Tom Carey, December 2011
Tom Carey is a Partner in the Corporate & Finance Group (Guernsey) at Carey Olsen in St Peter Port, Guernsey.
Traditionally, family offices have looked, almost exclusively, to trust structures to look after their assets manage their estate planning and preserve their wealth for future generations. However, as investments have diversified and tax implications have increased, trusts have become less attractive. So what are the benefits of structuring a family office as a Guernsey limited partnership, particularly for a UK-domiciled person? And will the proposed changes to the Limited Partnership (Guernsey) Law 1995 (the Law) put Guernsey at the forefront of limited partnership law?
A Guernsey limited partnership (GLP) is formed by a general partner who accepts unlimited liability for the GLP’s debts and one or more limited partners who agree to contribute cash or assets. Their relationship is governed by the contractual arrangements set out in a limited partnership agreement. A limited partner will only be liable up to the amount they have agreed to contribute to the capital of the GLP. It is likely that the limited partner’s interest will allow them to participate in the income and capital profits of the GLP, but the partners may agree the allocation of profits as they see fit.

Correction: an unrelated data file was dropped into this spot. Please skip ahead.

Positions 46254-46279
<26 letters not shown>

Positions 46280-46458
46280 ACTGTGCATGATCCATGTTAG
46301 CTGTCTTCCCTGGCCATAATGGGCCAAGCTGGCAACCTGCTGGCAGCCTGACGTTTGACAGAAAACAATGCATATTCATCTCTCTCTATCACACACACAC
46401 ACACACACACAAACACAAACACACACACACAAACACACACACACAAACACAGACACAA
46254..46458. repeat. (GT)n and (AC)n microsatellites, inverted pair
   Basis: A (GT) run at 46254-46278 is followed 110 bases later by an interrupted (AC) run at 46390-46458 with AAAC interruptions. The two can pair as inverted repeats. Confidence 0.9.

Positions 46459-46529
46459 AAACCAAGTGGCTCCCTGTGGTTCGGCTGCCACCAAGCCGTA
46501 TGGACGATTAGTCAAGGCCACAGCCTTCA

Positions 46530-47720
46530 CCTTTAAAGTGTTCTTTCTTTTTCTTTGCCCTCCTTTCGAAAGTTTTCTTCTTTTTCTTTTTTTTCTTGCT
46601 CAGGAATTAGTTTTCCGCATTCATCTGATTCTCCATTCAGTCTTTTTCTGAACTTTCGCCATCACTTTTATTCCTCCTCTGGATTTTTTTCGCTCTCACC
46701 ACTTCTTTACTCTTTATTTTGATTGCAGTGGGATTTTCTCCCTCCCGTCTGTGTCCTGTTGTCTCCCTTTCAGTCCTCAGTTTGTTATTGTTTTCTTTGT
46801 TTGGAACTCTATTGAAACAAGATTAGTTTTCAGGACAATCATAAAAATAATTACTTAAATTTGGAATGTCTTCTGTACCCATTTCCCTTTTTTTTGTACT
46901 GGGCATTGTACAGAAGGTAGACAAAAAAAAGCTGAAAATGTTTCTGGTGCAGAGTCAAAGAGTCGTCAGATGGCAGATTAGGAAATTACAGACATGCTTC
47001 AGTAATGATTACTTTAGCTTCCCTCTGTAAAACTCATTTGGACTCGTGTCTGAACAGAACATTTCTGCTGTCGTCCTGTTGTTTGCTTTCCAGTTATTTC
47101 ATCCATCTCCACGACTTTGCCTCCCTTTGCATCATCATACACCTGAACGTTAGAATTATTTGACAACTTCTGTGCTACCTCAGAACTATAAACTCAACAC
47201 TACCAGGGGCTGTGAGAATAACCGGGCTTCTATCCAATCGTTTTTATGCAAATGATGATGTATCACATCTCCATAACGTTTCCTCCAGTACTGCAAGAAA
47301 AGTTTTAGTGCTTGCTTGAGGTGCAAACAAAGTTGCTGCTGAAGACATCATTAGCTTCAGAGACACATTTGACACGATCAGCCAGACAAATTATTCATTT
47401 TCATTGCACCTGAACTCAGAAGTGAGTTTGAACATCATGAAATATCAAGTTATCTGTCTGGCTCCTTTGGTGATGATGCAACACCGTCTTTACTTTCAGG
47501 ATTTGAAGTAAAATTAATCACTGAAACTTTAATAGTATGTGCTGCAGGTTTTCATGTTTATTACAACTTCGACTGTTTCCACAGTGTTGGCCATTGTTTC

The limited partners are taxed directly on income and capital gains attributable to their share, which means foreign tax authorities deem the GLP to be transparent from a tax perspective. A limited partner’s interest can be transferred as a potentially exempt transfer providing the contributor survives for seven years. This contrasts with a trust, where a UK-domiciled settlor will incur an immediate 20 per cent inheritance tax (IHT) charge on the initial capital above the nil rate band (presently at GBP325,000) when they set up a trust, as well as ongoing charges of about 6 per cent on each tenth anniversary of the trust.
Under English law, limited partners cannot get involved in the conduct or management of partnerships, but under Guernsey law there are a number of safe harbours. Most important is that a limited partner can be a director or a shareholder of the general partner. Limited partners can also be consulted and can advise the general partner on the business of the partnership. They can vote in various matters involving the assets, business or administration of the partnership without losing limited liability status. This contrasts with the position of settlors and beneficiaries under a trust.